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1 hour ago, Richard Penna said:

 

 Pretty much any composer is more fun at their best than Williams on autopilot. I wouldn't consider The Patriot autopilot though - it's just got some less interesting sections.

 

I've long considered the ultimate autopilot JW to be AotC. I think just about anyone would've had some more fun and given us a more memorable score.

 

Any composer? Really?

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I agree that we shouldn't be making judgements about the composer's creative process, however I think sometimes you can get a feeling that the composer felt less inspired by a project. I wouldn't say The Patriot is one of those cases - I just don't find his lower key material very interesting.

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Is The Patriot really Williams on autopilot? I'm not saying it's great or anything, but you can trace the evolution of later music back to this one. Revenge of the Sith and The Force Awakens, for instance, (because you all know those) feature Williams in Patriot mode. If that was autopilot, what the hell does that make those?

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The long-lined gentle theme that opens the album, especially the violin rendition, is absolute gold and worth the price of the album alone. Otherwise, I feel Williams' score sounded a bit dated at that time when historical epics like Braveheart or Gladiator (to which The Patriot was often compared) made a more 'feminine' and vulnerable sound the norm. Willams went for bombast and a more traditional, heroic approach which in the end hurt the film more than it did good. One of my least played Williams soundtracks...

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42 minutes ago, Incanus said:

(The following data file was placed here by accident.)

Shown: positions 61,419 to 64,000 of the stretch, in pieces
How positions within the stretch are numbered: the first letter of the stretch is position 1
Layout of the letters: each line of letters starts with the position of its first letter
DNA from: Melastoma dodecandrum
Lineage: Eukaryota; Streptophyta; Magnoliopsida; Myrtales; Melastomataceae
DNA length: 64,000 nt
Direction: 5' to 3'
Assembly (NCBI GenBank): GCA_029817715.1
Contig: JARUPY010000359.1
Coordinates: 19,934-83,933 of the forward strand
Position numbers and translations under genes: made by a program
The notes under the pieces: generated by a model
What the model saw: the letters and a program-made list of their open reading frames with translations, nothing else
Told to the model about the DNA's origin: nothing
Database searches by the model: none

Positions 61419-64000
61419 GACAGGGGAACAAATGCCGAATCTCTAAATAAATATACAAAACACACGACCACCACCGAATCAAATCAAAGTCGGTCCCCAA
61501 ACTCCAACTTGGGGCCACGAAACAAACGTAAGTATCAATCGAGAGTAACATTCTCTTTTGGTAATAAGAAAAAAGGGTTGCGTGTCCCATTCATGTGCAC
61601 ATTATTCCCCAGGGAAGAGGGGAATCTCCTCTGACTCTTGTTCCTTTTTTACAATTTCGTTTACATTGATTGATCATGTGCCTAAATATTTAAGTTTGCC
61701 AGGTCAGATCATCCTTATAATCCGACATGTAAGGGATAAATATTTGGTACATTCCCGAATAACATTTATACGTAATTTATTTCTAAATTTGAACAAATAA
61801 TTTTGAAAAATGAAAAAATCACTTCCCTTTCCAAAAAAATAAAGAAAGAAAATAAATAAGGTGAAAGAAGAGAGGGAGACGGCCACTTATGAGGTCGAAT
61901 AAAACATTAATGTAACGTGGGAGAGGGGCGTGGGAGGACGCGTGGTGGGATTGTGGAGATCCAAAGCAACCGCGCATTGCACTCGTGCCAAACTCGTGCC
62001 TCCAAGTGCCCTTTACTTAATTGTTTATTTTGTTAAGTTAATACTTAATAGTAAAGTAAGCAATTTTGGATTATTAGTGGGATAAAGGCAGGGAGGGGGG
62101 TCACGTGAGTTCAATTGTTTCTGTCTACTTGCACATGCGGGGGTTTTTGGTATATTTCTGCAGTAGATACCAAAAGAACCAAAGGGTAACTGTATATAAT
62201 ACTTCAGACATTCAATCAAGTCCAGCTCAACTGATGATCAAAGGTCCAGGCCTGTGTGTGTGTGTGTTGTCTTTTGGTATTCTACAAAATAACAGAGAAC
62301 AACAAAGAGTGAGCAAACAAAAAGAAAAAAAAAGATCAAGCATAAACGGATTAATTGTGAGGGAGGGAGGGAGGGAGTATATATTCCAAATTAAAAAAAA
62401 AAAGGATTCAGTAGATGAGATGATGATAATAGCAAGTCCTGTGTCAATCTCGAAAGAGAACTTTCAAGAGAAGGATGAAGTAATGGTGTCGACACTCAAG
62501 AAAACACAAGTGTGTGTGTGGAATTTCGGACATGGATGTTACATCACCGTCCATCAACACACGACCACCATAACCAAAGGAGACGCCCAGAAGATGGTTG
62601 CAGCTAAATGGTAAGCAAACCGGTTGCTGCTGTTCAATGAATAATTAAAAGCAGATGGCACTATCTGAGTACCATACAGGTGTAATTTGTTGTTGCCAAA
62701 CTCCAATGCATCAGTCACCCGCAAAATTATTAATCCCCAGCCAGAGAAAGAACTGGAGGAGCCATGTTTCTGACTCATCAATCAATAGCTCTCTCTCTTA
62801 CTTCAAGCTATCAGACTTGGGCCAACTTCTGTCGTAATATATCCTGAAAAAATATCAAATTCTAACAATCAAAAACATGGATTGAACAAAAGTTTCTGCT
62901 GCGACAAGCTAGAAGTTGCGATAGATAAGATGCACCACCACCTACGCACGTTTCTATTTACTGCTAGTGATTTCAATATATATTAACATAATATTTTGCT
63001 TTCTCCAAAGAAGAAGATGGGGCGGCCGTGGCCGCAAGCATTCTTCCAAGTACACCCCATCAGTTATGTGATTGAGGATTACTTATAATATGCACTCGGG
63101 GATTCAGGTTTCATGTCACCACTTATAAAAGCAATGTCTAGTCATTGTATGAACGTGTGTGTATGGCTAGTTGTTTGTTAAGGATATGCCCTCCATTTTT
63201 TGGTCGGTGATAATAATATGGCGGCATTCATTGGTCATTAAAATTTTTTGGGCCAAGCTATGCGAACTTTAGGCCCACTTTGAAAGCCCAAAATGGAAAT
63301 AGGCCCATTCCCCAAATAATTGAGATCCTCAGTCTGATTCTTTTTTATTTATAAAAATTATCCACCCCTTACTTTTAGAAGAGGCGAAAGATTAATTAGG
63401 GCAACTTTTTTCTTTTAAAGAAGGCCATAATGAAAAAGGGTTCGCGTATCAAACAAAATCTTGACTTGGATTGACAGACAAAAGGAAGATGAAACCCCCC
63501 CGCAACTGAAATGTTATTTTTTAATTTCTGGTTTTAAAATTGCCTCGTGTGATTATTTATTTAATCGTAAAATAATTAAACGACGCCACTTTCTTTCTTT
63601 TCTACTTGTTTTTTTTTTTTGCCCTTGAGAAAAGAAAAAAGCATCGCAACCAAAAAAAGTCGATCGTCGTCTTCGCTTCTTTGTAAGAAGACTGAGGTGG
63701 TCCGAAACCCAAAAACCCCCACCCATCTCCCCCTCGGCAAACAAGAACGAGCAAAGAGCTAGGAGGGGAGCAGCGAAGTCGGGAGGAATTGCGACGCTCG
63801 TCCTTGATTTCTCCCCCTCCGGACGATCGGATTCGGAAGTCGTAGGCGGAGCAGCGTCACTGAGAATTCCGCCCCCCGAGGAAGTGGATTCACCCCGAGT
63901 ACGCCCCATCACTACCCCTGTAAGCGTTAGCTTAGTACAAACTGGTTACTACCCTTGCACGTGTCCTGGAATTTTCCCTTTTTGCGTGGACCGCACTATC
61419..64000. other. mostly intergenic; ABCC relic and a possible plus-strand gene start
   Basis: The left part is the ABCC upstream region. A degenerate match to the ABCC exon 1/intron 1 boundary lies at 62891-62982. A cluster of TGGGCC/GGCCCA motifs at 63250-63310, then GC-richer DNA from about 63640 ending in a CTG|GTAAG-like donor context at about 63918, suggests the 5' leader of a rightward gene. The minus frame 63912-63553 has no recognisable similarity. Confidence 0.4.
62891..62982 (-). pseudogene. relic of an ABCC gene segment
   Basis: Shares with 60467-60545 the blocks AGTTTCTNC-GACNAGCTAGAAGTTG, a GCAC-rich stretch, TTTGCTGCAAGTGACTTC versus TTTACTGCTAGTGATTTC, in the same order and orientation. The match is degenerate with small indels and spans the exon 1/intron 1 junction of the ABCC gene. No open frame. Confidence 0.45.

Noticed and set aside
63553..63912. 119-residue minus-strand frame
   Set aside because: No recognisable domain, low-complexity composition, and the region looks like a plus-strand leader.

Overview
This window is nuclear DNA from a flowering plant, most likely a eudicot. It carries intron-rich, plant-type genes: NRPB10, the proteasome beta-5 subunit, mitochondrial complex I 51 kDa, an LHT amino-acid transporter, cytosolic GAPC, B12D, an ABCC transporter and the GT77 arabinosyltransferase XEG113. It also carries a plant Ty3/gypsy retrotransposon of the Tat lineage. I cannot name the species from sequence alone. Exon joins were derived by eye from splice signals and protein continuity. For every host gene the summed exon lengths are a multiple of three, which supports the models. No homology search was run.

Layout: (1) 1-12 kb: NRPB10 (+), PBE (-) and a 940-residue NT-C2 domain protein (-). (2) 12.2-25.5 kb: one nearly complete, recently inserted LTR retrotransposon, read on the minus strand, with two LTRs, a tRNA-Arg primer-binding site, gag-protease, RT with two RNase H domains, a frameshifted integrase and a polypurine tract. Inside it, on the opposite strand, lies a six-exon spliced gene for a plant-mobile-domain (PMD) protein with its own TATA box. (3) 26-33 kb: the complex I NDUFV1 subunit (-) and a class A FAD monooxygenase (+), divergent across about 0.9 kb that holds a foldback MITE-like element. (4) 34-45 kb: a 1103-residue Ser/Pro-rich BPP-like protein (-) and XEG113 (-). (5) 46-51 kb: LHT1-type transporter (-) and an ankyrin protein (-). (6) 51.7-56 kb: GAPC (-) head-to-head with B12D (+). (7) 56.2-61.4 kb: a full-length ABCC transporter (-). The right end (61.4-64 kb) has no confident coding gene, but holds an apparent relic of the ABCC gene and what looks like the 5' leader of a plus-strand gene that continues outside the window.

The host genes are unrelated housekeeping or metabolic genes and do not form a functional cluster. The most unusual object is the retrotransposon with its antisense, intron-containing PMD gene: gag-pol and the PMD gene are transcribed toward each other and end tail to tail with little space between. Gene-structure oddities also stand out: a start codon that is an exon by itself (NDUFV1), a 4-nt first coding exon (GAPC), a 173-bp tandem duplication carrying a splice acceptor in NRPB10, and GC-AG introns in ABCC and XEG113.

Mark O'Connor's fiddling is a highlight in The Patriot suite and his talents and the rustic Americana colouration might have actually benefitted the whole score.

 

Absolutely..!

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I've always found this a highly evocative section of music, another JW example of music married with visuals so perfectly you can't imagine anything else accompanying it:

 

And I always found this recurring motif to be very haunting and memorable, certainly unlike many other scores he's written:

 

Williams clearly found inspiration from the film to write such music; not sure I've ever understood the 'autopilot' criticism. The Book Thief feels a lot more 'autopilot' than his writing here.

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2 hours ago, crumbs said:

Williams clearly found inspiration from the film to write such music; not sure I've ever understood the 'autopilot' criticism. The Book Thief feels a lot more 'autopilot' than his writing here.

 

Oh, certainly agree there. While I do think it has many 'autopilot' Americana elements (and the theme bearing a lazy resemblance to AMISTAD), it is a million times more enjoyable than THE BOOK THIEF, which is -- IMO -- one of the weakest scores JW has ever written. Which is quite surprising, because in this case, too, he was the one who sought out the assignment after having loved the book.

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5 minutes ago, Thor said:

it is a million times more enjoyable than THE BOOK THIEF, which is -- IMO -- one of the weakest scores JW has ever written.

 

You'll piss off Hornist again!